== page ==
Bunnings Makes Shock Announcement To Close All Its Stores Across Greater Sydney and Not Just in COV-Hotspot LGAs As Sydney Lockdown Ramps Up
By ELIZA MCPHEE FOR DAILY MAIL AUSTRALIA
Bunnings has announced it will close all of its stores across Greater Sydney to customers, including warehouses outside of hotspots.
The decision followed NSW Premier Gladys Berejiklian’s announcement on Friday morning that new restrictions would be enforced after 642 new cases were recorded in the state.
A string of retailers such as garden centres, hardware stores and office and pet supply chains will all be forced to shut as of Monday and offer click and collect services only in 12 LGAs of concern in Sydney’s west and south-west.
But the popular hardware retailer has gone further, closing all its stores in Greater Sydney to reduce movement of people between LGAs.
‘This is in support of the government and for the safety and security of team members, customers and the community,’ said Mike Schneider, Bunnings manager director.
‘We know from experience that applying a consistent approach across a metropolitan area is easier for our team to manage and helps reduce travel by residents between LGAs.’
Tradesmen will be allowed to enter the stores under the new restrictions but other customers will need to either order online or use the contactless drive and collect system.
Bunnings stores around regional NSW will remain open to customers.
The popular hardware store had earlier popped up on several exposure sites listed for the state prompting reporters to ask Ms Berejiklian why she hadn’t closed the retailer during lockdown.
Sky News’ Andrew Clennell at the start of the month asked the premier why a range of stores including the Reject Shop and Bunnings were kept open when essential retail was meant to be closed.
Ms Berejiklian claimed NSW’s lockdown rules were ‘some of the harshest’ the nation had seen, but admitted ‘non-critical retail’ such as the Reject Shop should be closed.
‘Why is Bunnings open?’ Clennell asked.
The premier turned her gaze away from the reporter and said ‘next question’, ignoring his attempts at a follow-up.
Ms Berejiklian’s dodge of the question sparked uproar on social media given the store has often appeared on exposure site lists.
Business journalist and commentator Janine Perrett tweeted: ‘Poor form. Berejiklian is asked a very valid question as to why so many Bunnings are turning up on exposure sites and still open to public and she simply refuses to answer.’
Under Victoria’s Stage Four lockdown restrictions, Bunnings was closed except to tradespeople seeking items for essential or emergency repair work.
One Twitter user suggested Victoria’s approach to Bunnings was a model for NSW. ‘It’s not rocket science.
‘People can do click and collect so it’s not a ‘lockdown’ more an alternative opening, plus (it) stops a lot of unnecessary purchasing.’
NSW Chief Health Officer Dr Kerry Chant earlier said large stores such as warehouses and supermarkets were not actually driving transmission of the virus.
Instead smaller stores such as butchers and banks had seen higher transmission.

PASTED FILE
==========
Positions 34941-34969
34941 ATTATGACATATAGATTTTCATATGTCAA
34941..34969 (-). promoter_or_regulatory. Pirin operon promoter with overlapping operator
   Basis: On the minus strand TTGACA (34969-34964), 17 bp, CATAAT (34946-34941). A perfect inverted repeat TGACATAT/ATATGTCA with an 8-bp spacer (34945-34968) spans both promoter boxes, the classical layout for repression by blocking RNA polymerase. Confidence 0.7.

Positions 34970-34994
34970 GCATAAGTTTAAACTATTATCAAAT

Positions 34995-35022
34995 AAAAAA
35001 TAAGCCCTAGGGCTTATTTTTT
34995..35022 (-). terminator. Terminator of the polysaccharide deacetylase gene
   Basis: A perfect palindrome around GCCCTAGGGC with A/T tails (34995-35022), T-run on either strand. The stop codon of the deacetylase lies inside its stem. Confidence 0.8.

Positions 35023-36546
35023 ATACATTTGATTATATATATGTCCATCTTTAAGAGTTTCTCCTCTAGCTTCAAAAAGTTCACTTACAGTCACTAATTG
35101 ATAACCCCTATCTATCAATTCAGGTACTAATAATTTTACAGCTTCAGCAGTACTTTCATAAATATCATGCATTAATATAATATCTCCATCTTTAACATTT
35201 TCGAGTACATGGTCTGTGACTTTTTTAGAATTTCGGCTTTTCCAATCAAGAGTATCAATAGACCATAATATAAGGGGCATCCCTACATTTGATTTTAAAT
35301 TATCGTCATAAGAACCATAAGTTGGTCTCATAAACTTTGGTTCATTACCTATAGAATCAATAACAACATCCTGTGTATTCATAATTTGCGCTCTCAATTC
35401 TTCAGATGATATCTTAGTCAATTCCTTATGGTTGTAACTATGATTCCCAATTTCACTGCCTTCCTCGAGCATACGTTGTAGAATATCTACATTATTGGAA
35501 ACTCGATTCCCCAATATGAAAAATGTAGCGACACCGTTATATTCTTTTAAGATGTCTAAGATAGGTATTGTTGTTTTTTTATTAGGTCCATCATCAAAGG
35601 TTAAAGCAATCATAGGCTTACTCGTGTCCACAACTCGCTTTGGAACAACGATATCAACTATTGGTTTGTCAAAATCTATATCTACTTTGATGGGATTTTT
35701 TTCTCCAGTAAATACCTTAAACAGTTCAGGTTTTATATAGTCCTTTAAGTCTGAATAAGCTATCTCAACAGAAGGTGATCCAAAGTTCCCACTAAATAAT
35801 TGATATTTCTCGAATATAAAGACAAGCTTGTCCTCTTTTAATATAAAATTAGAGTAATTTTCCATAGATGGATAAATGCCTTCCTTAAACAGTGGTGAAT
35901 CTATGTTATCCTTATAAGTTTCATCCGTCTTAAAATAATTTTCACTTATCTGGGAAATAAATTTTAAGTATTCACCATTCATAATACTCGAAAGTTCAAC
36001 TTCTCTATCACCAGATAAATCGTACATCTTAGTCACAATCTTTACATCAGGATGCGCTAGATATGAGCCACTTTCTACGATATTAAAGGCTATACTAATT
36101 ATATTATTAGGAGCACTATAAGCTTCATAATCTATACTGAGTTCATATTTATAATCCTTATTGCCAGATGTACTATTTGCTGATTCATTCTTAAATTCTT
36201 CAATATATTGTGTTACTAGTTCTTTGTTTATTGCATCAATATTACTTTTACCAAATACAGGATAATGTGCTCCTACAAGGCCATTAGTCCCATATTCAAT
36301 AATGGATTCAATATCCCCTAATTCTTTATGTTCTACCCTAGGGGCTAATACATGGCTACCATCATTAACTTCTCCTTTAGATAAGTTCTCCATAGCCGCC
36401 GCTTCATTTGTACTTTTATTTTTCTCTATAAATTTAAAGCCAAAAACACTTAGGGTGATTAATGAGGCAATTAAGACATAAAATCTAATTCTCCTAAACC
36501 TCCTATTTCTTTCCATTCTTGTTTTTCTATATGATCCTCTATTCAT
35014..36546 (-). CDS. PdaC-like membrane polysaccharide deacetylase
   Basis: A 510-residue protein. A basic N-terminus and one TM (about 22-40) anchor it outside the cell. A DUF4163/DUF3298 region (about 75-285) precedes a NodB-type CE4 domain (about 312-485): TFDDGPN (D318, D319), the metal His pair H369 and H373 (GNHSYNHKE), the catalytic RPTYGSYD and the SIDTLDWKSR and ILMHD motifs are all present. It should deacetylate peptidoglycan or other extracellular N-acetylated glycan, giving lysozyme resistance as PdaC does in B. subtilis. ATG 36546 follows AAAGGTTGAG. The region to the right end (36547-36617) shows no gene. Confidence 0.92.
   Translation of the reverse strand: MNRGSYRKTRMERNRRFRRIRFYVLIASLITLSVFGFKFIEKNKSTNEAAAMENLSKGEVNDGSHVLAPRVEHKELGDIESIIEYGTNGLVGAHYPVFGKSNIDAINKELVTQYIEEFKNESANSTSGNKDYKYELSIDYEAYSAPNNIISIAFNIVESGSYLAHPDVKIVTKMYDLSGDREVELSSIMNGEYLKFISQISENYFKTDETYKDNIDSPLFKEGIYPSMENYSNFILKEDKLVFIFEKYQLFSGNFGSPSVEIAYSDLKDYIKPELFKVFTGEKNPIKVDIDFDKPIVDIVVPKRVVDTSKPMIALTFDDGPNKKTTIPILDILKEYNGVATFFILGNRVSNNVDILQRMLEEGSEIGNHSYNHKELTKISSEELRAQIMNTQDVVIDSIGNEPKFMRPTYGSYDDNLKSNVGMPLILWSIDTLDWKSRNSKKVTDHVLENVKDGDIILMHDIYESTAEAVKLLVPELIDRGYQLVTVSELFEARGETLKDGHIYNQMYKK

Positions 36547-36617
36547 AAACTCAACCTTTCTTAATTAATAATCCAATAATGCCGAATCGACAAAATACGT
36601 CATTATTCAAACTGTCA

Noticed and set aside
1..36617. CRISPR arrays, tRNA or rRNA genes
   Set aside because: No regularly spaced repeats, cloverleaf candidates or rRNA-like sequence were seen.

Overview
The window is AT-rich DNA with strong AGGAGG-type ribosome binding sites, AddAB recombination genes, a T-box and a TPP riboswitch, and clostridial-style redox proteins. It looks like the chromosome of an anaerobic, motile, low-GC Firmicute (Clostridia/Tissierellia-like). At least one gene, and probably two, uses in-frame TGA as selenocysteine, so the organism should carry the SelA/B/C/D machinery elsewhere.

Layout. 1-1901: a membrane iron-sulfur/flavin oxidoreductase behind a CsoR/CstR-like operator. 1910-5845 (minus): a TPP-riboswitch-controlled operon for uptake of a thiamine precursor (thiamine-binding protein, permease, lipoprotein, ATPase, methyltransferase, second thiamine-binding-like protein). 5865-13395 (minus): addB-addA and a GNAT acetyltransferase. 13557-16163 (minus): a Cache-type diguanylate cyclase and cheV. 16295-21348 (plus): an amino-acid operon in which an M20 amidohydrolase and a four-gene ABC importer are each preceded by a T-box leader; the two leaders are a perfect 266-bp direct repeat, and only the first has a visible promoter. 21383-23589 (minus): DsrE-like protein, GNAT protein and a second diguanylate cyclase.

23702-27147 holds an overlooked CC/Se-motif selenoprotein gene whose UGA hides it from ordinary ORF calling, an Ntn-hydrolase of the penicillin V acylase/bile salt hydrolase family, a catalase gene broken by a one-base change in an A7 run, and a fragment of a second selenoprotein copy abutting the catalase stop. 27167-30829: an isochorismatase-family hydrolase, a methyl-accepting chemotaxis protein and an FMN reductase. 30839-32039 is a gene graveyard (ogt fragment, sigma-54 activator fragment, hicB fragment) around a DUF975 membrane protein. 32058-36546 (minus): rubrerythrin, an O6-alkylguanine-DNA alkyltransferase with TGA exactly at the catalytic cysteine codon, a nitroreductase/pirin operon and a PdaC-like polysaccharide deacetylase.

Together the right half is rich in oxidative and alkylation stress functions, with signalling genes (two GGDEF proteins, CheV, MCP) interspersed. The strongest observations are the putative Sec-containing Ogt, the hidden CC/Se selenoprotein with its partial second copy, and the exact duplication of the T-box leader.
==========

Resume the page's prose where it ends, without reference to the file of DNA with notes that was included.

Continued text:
Included in the restrictions announced on Friday was the extension of the Greater Sydney lockdown to October with a 9am to 5pm curfew in place for LGAs of concern.
The restriction will apply to Bayside, Blacktown, Burwood, Campbelltown, Canterbury-Bankstown, Cumberland, Fairfield, Georges River, Liverpool, Parramatta, Strathfield and Penrith.
Only authorised workers – including emergency and medical staff – will be allowed to leave their homes during the time period.
Sweeping changes have also been introduced with police given more powers and a deadline set for childcare and disability workers to receive their Covid-19 jabs.
Childcare workers and disability support workers in the LGAs will be required to receive their first dose of the vaccine by August 30.
Regional NSW – including Shellharbour and Central Coast – are expected to have restrictions lifted as planned on August 28.
Sydneysiders will now have to wear masks whenever they’re outside except while exercising.
Four more people have died and include two women in their 80s – one from south-west Sydney and the other a resident at a Wyoming aged care facility.
A man in his 70s has died after acquiring the infection at St George Hospital as well as man in his 80s after contracting the virus at Nepean Hospital.
NEW COVID RESTRICTIONS IN NSW
THE NEW COVID-19 RESTRICTIONS IN NSW FROM AUGUST 23:
– Masks mandatory indoors and outdoors
– Parents strongly encouraged to keep children out of childcare
– Stay-at-home restrictions in Greater Sydney extended to September 30 (regional NSW settings to remain until August 28)
– All healthcare workers across NSW must get at least their first Covid-19 vaccination by September 30
RESTRICTIONS IN SYDNEY’S 12 COUNCIL AREAS OF CONCERN:
– Curfews from 9pm to 5am
– Exercise limited to one hour per day
– Garden centres, plant nurseries and stores selling office supplies, hardware and building supplies, landscaping supplies, rural supplies and pet supplies must close except for click and collect
– All education activities, bar HSC exams, will move online
– Childcare workers and disability support workers who live or work in the 12 council areas must get their first jab by August 30
– Authorised workers who work outside their council area can only work if rapid antigen testing is implemented at their worksite or they’ve had their first vaccination by August 30
– Authorised workers from the 12 council areas are required from August 28 to carry a Service NSW permit declaring they are an authorised worker and cannot work from home
– Anyone entering one of the 12 council areas of concern for work must carry a worker permit issued by Service NSW